T&D World Magazine
Measuring Herbicide Efficacy

Measuring Herbicide Efficacy

An effective herbicide application is one that eliminates the possibility of new bud formation and break.

In last month’s article I mentioned that at TransAlta, we used a two-stage audit process for herbicide applications. The first stage simply verified that the intended treatment area was in fact treated. This is easy to detect because treated brush will show signs of herbicide toxicity, essentially brown leaves. However, brown leaves do not indicate an effective herbicide application. An effective herbicide application is one that eliminates the possibility of new bud formation and break. This means the herbicide must lead to the death of the cambium layer or meristematic tissue. Until this is evident, you cannot be assured that the herbicide has produced the sought-after results. In some cases the cambium may be dead in the fall of the treatment year but in other cases it may take considerably more time -- up to 14 months. It depends on the herbicide and the tree species treated.

Hey newbie, let me give you hand

If you relatively new to this business, you will now be wondering how do I assess stem kill? You approach a treated stem with your pocket knife in hand and start near the top of the tree scraping off bark so that the cambium layer is exposed. If the cambium is healthy it will be white or green and the bark will slip easily. If it is dead it will be orange or brown and the bark will not slip. Now you are going to mentally divide the tree into tenths. If you found that the cambium is healthy and yet the terminal buds are clearly dried out and dead, you would rate the stem kill as 5%. However, let’s assume that the first cut revealed dead cambium. You would then work your way down the stem peeling bark about every tenth of the height. In this way you can determine what percent of the stem has been killed. If the cambium is dead all the way to the ground line that is 100% stem kill. In this way you’ll find it quite easy to rate stem kill in 5% increments. As you gain experience you will see differences in bark color that will indicate how far down the tree the cambium has died. The instead of checking in 10% increments you can check just above the bark discoloration to confirm dead cambium and work down from there.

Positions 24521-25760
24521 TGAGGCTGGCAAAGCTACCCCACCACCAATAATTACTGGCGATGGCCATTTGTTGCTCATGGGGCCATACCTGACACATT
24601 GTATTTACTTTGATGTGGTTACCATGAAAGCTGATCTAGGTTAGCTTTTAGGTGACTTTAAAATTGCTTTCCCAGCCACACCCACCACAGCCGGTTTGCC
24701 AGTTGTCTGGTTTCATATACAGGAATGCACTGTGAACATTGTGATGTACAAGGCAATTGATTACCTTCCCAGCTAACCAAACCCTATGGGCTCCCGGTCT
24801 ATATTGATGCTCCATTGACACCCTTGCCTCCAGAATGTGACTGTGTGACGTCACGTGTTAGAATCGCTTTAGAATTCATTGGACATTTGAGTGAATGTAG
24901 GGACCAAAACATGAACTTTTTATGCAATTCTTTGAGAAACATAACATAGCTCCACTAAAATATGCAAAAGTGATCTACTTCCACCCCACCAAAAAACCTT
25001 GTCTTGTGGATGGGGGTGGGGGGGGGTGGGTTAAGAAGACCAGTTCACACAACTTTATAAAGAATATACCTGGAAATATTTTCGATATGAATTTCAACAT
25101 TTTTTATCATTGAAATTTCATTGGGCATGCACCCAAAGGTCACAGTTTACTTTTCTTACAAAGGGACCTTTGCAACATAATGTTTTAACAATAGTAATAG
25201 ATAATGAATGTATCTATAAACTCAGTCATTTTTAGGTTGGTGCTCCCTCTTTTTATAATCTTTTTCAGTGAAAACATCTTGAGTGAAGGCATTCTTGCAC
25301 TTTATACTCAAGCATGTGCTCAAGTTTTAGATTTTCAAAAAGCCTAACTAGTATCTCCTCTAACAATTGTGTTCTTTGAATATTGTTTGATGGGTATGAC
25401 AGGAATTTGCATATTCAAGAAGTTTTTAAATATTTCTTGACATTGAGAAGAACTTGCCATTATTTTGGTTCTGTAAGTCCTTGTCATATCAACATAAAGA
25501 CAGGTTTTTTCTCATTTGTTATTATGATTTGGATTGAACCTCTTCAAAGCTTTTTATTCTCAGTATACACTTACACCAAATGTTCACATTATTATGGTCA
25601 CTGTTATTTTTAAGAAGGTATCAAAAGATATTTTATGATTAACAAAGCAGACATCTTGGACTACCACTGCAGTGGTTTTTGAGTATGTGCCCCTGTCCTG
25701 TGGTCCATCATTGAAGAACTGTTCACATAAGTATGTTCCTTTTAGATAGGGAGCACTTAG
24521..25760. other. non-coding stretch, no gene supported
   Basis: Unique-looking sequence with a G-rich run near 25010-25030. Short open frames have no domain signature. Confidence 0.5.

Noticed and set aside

One is not enough

Don’t be satisfied with one stem. Whether you are evaluating the herbicide(s) for efficacy or evaluating the contractor’s application, you want statistically valid results. I suggest ten stems per species per site. You will need at least 30 stems of each species evaluated. Keeping in mind that you want to avoid bias, decide in advance the sampling process. Don’t make it difficult. The process is arbitrary but once decided must be rigorously followed. Here’s one that I use. I will take the next closest tree of the species I’m working on, moving in a northerly or easterly direction. Once you have at least 30 stems by species evaluated you can determine the sample size needed achieve a 95% confidence level. Without having any data that number is 384. The more consistent the stem kill, that is lower the variability, the fewer samples required to achieve the desired confidence level. Consequently, it is quite conceivable that the calculated number of samples required will fall somewhere between 100 and 200.

The data needs to be segregated by treatment, that is, by herbicide or herbicide mixture and by tree species. Do not mix data for different treatments.

The data you will need to record is: location information, the herbicide solution and concentration, the date treated, the date evaluated and the percent stem kill for each sample stem. The back at the office all you have to do is determine the average stem kill by herbicide/herbicide mix and tree species. Over a couple of years you will attain considerable insight to what amount of control you can expect for each herbicide and herbicide mix you use. That’s it unless you have tree species that have a penchant for vegetative reproduction.

Too simple? Here’s the curve ball

If during your evaluations of the herbicide program you are finding root suckers, then the measure of control becomes more complex. You will then need to frame your choice of herbicide as the one that while meeting all environmental constraints provides the greatest maintenance free period for the dollar invested. I won’t go into the evaluation of root sucker regrowth but will point you to The Validity of an Estimation of Biomass found in the Related Articles section.

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